Will Disputes

Wills, Probate and Trust Disputes

The period following someone’s death is likely to be difficult and stressful whatever the circumstances, but it can be even more so if there is a dispute about the validity or contents of a deceased’s will.

A will can be challenged in various ways. For instance, it is possible for family members or dependants to make a claim for reasonable financial provision from the deceased’s estate under the Inheritance (Provision for Family and Dependants) Act 1975 even if at first glance it appears they do not have a right to do so.

In certain circumstances it is possible to challenge the validity of a will on the basis that the person making the will (the testator) lacked testamentary capacity. The test for this was set out in the case of Banks v Goodfellow, which states that the testator must have:

  • understood that they were making a will and its effect;
  • known the extent of the property of which they were disposing under the will; and
  • was aware of the persons for whom they would normally be expected to provide and had no ‘disorder of the mind’ (such as Alzheimer’s disease or dementia) that would cause them not to benefit one or more of them.

Other grounds on which a will might be contested or challenged include:

  • The will was not properly executed: a will must been in writing, and must be signed by the testator in the presence of two independent witnesses (i.e. who are not beneficiaries under the will, or married to a beneficiary of the will) who must also sign the will in the presence of the testator.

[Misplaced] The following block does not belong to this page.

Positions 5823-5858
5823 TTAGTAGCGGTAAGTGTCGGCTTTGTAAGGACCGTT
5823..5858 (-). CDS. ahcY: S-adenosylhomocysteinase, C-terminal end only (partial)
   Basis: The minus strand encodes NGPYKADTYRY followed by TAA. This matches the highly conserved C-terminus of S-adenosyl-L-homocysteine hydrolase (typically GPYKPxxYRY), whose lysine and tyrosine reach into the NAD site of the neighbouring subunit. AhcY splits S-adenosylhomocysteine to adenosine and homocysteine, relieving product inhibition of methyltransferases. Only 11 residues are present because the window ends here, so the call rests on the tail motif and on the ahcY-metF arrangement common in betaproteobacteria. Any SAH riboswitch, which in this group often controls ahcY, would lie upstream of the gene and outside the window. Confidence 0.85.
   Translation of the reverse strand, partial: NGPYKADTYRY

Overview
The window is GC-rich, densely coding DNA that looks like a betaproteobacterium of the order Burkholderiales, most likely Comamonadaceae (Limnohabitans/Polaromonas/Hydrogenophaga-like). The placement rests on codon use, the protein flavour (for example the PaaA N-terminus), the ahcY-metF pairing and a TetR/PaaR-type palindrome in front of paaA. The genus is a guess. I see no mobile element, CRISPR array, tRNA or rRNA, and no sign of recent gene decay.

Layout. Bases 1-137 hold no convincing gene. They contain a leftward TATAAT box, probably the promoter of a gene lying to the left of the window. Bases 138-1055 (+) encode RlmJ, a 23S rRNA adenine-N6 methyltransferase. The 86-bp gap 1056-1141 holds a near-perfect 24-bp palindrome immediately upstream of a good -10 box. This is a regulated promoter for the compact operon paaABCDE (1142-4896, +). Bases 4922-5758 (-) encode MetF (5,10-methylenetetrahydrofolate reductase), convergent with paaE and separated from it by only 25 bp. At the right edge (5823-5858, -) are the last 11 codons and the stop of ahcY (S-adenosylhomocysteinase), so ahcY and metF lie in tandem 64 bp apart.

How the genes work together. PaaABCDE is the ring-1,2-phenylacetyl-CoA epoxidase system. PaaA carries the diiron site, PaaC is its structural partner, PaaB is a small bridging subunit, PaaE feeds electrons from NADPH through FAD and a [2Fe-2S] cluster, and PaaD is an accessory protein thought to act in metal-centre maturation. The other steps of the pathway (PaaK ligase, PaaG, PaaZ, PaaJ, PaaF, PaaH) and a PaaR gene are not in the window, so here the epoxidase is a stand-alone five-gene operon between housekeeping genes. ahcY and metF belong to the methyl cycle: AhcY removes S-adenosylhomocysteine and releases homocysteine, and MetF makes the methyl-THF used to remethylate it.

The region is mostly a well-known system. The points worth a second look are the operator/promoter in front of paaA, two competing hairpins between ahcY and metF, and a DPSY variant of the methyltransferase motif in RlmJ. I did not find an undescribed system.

• Lack of knowledge or approval: Although a testator may have had testamentary capacity, they may not have known, and therefore could not approve, the contents of their will. This could be the case if they were blind, could not read or write, were deaf or dumb, or were paralysed and it is therefore important to prove that the testator knew and understood the content of their will.
  • Fraud or forgery: this is usually very difficult to prove and can be very expensive too.
  • Undue influence: A will is invalid where a testator was forced to make it or to make it in certain terms. This involves someone coercing or manipulating the testator in some way to influence the content of the will, however this can also be very difficult to prove.

Working closely with our Wills and Probate team, we also advise on:

  • Negligently drafted wills
  • Executors’ responsibilities
  • Disputes between executors/ personal representatives/ trustees and beneficiaries
  • Applications for the removal and/or substitution of executors or trustees
  • Disputes arising from the creation or exercise of enduring or lasting powers of attorney
  • Court of Protection claims over decision-making for someone without capacity

Please contact us to find out more.

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